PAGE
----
Jets attempting red-zone balancing act with Sanchez, Tebow

Kevin Fishbain
Pro Football Weekly
Jets attempting red-zone balancing act with Sanchez, Tebow

A recent report from ESPN New York has increased the attention on the league’s most famous backup quarterback — if that was even possible. According to the story, team insiders indicated that the Jets’ plan is to use Tim Tebow in the red zone, which gives Gang Green an extra blocker for the run game.

It’s no surprise that Tebow’s athleticism will be utilized near the goal line, but the idea of Tebow replacing Mark Sanchez when the team is in the red zone can’t be helpful for Sanchez’s confidence, something that is often scrutinized and will be heavily challenged this year due to Tebow’s presence.

The Jets, though, had few struggles punching it in when the offense got inside the opponent’s 20-yard line. In fact, the Jets led the NFL in red-zone efficiency, scoring touchdowns on 65.5 percent of their trips inside the 20. Sanchez threw 21 touchdowns and only three interceptions in the red zone last season, and had a passer rating of 89.1. He also rushed for six scores last season. Sanchez loses his top red-zone weapon from last season, however, in WR Plaxico Burress, who was a big reason for Sanchez's success and remains a free agent. Newcomers Chaz Schilens and Stephen Hill will try to fill the void to give Sanchez a big pass catcher, along with TE Dustin Keller, one of Sanchez’s favorite targets.

New offensive coordinator Tony Sparano, with his affinity for the “Wildcat,” is expected to find creative ways to use Tebow to help move the football. During his time in Miami, especially in 2010, Sparano’s Dolphins struggled mightily to get points in the red zone. We heard then that the lack of success from the “Wildcat” was one reason for the struggles.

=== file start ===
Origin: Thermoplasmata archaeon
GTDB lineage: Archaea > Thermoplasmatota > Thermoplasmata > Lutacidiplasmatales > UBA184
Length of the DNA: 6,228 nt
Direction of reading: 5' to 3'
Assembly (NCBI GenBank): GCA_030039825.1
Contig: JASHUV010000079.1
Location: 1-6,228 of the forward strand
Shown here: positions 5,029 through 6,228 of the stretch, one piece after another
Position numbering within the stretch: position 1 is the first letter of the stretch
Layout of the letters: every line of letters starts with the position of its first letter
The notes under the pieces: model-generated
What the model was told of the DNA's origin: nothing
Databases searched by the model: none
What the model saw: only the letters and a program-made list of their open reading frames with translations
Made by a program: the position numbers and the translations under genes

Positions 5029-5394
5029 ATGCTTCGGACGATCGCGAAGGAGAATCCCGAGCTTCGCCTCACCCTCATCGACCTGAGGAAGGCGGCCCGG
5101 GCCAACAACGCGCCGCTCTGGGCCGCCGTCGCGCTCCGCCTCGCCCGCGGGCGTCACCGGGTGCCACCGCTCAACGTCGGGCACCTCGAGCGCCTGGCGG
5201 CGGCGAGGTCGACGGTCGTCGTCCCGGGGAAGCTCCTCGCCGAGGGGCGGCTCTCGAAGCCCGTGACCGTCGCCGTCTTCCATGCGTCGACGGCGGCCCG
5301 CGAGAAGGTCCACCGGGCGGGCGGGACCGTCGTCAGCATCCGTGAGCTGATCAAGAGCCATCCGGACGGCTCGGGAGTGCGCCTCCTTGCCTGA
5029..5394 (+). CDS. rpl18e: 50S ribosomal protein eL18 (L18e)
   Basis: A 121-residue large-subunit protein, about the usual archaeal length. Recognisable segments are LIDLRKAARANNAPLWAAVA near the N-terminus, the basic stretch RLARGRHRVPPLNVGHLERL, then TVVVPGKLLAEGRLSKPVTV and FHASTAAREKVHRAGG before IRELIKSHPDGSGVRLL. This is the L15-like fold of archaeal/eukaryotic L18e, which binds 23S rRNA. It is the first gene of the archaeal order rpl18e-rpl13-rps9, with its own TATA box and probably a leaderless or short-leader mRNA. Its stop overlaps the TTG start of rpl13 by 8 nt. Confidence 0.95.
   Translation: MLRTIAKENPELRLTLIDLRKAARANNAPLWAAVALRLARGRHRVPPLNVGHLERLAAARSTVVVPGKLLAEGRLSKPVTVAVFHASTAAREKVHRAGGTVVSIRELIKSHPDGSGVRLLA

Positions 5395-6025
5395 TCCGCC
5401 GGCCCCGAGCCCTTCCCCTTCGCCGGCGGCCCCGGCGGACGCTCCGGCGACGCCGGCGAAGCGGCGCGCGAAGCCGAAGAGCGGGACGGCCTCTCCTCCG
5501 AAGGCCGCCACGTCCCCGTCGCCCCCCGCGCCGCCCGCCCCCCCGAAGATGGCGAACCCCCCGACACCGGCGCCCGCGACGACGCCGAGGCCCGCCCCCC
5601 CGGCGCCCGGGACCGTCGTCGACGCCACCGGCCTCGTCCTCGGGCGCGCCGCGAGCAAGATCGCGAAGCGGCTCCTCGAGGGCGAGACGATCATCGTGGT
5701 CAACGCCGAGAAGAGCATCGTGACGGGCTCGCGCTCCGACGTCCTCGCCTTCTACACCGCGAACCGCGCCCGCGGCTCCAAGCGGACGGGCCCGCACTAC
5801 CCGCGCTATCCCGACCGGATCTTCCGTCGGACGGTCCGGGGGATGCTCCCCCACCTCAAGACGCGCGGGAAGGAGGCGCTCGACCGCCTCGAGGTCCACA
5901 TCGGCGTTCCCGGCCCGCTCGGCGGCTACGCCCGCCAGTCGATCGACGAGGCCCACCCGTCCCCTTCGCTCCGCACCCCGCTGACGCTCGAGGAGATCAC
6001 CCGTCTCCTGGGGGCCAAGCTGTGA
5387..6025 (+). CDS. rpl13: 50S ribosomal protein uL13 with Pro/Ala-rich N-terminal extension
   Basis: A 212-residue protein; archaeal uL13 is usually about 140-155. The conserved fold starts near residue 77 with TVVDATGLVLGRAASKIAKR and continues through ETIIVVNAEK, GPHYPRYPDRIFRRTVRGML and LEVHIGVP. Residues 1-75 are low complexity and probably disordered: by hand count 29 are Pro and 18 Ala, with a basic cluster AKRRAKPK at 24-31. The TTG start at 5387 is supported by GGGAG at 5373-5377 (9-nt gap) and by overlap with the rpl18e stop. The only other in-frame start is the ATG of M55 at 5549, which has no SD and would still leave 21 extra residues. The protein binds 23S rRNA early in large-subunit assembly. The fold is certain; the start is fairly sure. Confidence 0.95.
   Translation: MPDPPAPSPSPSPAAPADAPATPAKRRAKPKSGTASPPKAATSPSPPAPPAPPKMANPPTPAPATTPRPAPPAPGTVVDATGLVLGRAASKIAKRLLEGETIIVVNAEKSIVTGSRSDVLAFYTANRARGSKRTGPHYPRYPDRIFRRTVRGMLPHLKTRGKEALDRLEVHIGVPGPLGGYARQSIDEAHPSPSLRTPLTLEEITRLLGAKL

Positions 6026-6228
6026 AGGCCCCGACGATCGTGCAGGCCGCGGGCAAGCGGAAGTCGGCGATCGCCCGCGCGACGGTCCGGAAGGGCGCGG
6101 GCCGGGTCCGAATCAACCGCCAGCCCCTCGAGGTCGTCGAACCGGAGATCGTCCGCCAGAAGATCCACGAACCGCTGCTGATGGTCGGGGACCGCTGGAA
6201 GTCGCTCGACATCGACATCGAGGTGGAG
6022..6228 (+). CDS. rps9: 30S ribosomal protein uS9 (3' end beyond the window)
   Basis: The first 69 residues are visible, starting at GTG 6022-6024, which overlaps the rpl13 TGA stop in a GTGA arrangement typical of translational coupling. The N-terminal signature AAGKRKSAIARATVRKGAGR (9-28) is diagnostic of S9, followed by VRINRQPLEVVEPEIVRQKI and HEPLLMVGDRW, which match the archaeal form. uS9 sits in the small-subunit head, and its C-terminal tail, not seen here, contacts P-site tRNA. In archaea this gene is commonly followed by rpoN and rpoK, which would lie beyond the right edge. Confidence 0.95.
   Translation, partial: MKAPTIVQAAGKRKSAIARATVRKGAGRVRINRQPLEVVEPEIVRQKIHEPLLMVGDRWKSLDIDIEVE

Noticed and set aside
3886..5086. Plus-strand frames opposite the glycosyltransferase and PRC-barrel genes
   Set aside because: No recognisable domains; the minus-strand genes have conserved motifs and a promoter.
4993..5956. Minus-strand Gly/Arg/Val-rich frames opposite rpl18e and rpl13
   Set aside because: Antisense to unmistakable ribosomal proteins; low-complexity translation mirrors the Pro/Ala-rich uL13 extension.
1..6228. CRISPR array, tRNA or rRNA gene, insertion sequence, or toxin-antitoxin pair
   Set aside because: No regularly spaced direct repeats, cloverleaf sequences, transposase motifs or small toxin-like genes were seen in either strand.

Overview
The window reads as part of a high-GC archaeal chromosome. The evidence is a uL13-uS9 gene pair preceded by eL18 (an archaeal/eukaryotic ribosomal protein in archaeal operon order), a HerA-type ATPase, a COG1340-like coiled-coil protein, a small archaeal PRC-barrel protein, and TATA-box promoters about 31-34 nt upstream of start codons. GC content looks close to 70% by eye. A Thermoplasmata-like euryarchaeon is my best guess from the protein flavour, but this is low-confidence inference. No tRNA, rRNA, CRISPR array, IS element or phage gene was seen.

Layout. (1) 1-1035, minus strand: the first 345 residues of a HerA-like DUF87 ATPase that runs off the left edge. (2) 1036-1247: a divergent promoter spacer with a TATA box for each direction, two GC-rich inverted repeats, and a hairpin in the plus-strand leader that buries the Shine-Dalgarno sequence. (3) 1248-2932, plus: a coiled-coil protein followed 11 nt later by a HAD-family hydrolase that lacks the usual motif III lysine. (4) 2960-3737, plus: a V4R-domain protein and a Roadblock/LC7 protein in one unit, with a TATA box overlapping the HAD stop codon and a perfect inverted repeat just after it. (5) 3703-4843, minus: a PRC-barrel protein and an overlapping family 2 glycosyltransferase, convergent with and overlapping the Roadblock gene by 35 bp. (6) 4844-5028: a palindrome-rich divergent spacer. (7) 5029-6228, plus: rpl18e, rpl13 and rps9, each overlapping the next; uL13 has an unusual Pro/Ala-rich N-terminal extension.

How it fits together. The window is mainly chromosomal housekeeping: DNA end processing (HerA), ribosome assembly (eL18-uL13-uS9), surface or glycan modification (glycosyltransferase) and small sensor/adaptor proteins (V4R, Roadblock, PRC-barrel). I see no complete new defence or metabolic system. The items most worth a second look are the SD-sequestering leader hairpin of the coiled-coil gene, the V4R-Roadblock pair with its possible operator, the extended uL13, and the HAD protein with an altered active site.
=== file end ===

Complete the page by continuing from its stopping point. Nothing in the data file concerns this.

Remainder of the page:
Sparano’s former assistant, David Lee, is now the Bills' quarterback coach and considered responsible for bringing the “Wildcat” to the NFL in 2008. He told PFW in a 2011 interview that the formation is “most effective in the red, tight-red areas. As a play-caller, you’re less worried about the snap being on the ground or the mesh (motion) guy’s timing being off.” With that in mind, it makes plenty of sense for Sparano to get the most out of Tebow and the "Wildcat" when the Jets reach the red zone.

As a runner, Tebow had 13 carries for 53 yards (4.1-yard average) and five touchdowns in the red zone last season. He completed 50 percent of his red-zone passes for six scores and two interceptions (61.9 passer rating).

Tebow will certainly be a weapon for the Jets inside the opponent's 20 — that has not been a secret — as to how many snaps he will take away from Sanchez, who thrived in that area of the field last year, will be closely watched in the coming months.

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